That's what you may be saying to yourself if you've seen the news recently. Cricket powder has gone mainstream as it hit Canadian shelves this week.
The idea of eating bugs may be new to you, but entomophagy (the consumption of insects) is actually a common practice that has been taking place for tens of thousands of years! It's estimated that insects are part of the traditional diets of around 2 billion people. There are more than 1,900 edible insect species and the most commonly eaten bugs are beetles, caterpillars, bees, wasps, ants, grasshoppers and you guessed it, cricket.
If you really think about it, it's not even that big of a stretch. Bugs are arthropods (they don't have an internal skeleton) and are closely related to crustaceans* like shrimp, crab, crawfish and lobster. So crustaceans are really just bugs of the ocean. Also, consider the fact that honey only becomes honey after nectar from the flowers is passed mouth-to-mouth from bee to bee. So if you really think about it, you've been an entomophagist most of your life.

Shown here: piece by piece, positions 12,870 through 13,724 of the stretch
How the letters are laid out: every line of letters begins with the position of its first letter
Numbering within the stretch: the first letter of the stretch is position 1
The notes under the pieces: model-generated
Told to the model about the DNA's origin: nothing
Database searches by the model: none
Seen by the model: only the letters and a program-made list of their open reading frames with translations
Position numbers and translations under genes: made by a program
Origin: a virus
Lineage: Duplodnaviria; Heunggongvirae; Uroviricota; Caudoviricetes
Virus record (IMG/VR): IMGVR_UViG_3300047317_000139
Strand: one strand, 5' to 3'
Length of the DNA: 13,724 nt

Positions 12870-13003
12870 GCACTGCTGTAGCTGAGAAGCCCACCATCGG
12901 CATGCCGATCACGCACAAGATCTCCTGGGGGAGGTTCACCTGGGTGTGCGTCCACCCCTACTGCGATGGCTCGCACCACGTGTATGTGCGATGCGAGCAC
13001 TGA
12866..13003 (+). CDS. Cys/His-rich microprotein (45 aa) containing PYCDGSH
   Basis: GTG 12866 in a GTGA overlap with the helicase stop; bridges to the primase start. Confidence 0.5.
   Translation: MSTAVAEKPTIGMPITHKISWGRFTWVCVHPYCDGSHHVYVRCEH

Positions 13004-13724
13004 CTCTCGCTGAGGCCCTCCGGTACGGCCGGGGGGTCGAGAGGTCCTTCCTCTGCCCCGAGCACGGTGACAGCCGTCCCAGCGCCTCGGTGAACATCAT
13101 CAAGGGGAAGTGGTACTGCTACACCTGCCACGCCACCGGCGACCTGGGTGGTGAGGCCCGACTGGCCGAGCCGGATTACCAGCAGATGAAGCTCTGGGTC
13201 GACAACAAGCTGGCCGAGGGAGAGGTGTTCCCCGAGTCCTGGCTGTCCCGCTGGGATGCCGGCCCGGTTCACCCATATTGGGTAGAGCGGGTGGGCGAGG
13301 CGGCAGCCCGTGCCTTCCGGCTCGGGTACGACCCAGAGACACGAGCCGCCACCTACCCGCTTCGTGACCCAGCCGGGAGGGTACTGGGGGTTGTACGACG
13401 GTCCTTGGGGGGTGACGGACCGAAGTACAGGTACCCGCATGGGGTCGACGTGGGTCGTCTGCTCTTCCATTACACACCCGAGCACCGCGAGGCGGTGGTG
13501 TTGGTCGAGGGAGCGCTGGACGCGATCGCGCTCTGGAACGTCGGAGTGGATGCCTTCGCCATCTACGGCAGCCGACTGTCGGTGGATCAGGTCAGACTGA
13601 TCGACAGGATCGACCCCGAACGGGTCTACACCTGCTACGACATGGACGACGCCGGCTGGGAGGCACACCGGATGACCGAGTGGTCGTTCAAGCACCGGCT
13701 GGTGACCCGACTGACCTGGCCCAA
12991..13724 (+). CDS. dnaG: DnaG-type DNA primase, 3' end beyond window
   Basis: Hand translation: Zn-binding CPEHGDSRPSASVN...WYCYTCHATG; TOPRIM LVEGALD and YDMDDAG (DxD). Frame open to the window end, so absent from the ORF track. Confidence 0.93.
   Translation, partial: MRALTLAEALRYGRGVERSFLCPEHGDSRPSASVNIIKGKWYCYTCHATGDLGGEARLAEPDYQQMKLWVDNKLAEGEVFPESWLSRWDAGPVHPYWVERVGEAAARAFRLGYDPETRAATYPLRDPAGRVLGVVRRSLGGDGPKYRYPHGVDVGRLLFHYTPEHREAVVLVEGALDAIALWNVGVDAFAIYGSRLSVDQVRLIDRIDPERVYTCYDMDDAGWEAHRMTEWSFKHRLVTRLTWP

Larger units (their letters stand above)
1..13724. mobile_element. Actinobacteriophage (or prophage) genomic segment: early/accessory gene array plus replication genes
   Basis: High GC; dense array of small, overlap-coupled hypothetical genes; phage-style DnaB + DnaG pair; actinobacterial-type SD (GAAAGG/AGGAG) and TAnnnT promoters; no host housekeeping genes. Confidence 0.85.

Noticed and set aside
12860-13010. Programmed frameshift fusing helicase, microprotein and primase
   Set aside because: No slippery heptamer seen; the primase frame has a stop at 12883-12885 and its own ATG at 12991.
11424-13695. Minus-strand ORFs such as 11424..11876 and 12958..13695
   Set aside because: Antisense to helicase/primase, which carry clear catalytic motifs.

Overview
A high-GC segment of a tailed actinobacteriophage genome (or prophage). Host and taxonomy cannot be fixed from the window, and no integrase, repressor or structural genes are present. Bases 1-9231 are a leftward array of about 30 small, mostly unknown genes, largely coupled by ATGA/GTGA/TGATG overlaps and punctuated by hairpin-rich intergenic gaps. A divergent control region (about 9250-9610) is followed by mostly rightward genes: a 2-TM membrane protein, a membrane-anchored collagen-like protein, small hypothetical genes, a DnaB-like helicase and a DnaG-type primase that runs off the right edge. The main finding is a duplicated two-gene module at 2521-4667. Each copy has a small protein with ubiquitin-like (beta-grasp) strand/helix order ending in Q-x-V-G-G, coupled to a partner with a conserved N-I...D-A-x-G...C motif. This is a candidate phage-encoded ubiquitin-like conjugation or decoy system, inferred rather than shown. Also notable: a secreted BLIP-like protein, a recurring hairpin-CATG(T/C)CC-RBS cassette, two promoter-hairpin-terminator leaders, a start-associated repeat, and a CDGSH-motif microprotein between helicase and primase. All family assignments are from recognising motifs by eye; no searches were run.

But seriously, what's so great about cricket powder?
Crickets have a myriad of health and performance benefits, while also being eco-friendly. Let's first look at some of the health and performance benefits:
Consuming insects is also more environmentally friendly. The resources required to produce 10 grams of cricket powder are 12 times less than the resources needed to produce 10 grams of beef protein. Crickets also require less land and water and produce fewer green house gas emissions than traditionally farmed animals. Over the span of a year, if a family of four ate one meal a week using cricket (or insect) protein, they would save the earth 650,000 litres of fresh water.
I'm sure what you're really wondering though, is how they taste. Well, I haven't actually summoned up the courage to try cricket powder myself (although it is on my to-do list). I'm told that cricket powder adds a subtle nutty/earthy flavour...so maybe if someone just told me it was a nut I wouldn't even think twice.
So, what do you think? Can you get behind these bugs in the grocery aisle?
* A word of caution, people who are allergic to crustaceans and shellfish may have an allergic reaction to crickets. Additionally, if you have a pre-disposed allergy to insect bites or stings you should proceed with caution.
Writer: Stephanie MacNeill (RD)